I moved to Ajijic August 2018. Within a few months I was actively volunteering for a group called Poco a Poco (pocoapocosanpedro.com).
Their mission is to support the indigenous village of San Pedro Itzicán by providing educational opportunities for youth, and programs that teach skills for economic advancement. When I first went to the village I was shocked at the level of profound poverty. I had spent much time in India working in villages there and the parallels between the two places were obvious. The homes I visited in San Pedro were literally dirt floor poor, crowded, sometimes no toilet, usually no shower, wood burning stoves for cooking.
And I kept hearing about the high level of child malnutrition. Some kids eat one meal a day. The diet is highly dependent on chayote. Malnutrition contributes to the deadly kidney disease that is so prevalent (some say the highest in the world) in the area.
So I decided I wanted to put my energy into a food assistance program. We called it FoodShare. We started with a monthly despensa program for 40 of the poorest families. Women in these families earned the despensa by working on community improvement projects. Then we started an after school meal program and finally a weekly despensa to kidney patients and their families to help kidney patients eat the foods that are on their restricted diets.
All the while I fell in love with the people, their easy smiles, all the hugs and kisses upon arrival and leaving (what I would give for even one of those hugs now!), their ingenuity in the face of what lesser folks like me would find overwhelming, their stoic humility in the face of death after death of young people from the awful kidney disease.
Then Covid-19 hit. I knew a shut-down would be bad. People there survive day to day, using the pesos they earn one day to buy food the next. But still I was not prepared for the huge crisis that is happening. People don’t have food. Nada!
FoodShare is now collaborating with a group called FoodBank Lakeside (foodbanklakeside.org) to bring as much food to San Pedro Itzicán (and surrounding small villages) as we can but we need help. Desperately! We are now trying to give over 2,000 families something to eat. What we are giving is way below what they actually need: a kilo of rice, a kilo of beans, and a kilo of soya crunch twice a week.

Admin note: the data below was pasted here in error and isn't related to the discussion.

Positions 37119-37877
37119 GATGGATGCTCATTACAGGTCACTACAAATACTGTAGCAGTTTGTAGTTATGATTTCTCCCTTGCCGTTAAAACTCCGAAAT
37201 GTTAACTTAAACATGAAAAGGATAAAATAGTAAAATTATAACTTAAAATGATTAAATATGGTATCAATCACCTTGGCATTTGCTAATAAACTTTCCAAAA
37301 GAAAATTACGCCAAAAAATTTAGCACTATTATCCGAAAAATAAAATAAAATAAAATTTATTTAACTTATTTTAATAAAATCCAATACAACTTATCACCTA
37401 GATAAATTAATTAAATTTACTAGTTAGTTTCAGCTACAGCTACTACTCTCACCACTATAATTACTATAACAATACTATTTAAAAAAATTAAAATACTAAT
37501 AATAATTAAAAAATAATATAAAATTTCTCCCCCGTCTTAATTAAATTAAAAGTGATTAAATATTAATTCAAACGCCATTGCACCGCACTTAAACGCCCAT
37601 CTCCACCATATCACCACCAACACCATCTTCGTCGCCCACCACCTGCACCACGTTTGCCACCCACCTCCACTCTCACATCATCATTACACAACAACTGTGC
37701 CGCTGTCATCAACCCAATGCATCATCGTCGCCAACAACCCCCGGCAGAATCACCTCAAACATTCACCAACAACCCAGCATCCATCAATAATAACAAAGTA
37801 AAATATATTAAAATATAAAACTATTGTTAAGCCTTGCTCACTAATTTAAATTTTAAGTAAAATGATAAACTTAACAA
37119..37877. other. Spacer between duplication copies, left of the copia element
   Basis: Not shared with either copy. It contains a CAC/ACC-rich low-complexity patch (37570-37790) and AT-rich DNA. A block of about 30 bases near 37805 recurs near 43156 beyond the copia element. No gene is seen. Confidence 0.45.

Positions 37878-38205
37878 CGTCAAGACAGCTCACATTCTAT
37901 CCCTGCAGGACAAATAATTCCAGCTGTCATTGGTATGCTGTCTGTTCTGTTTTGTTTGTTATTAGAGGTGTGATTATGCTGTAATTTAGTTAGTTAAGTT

Patricia Moran,FoodShare director
The Tepehua Community Center in Chapala needs to find a wholesale outlet in Guadalajara that will sell us large quantities of beans, rice, sugar – anything with a shelf life. Although we are not stricken yet with the virus, we are with hunger.
No one in the village has a job to go to. With the center closed, locals do not even have one hot meal a week, and women are coming to the center begging us for food. We are going to have to open a food bank.
If we buy wholesale we can re-package and it will save us money. We will also be putting out a call for donated food – either drop off or pick-up.
Going hungry is not a new thing to residents of the barrios. Obesity is caused from what they eat, not how much they eat. At the moment they are eating tortillas stuffed with anything they can find. But it’s all mainly starch – something to fill the stomach.
If they don’t get enough to eat they will not be able to fight what could be ahead.
Moonyeen King, for the Tepehua Centro Comunitario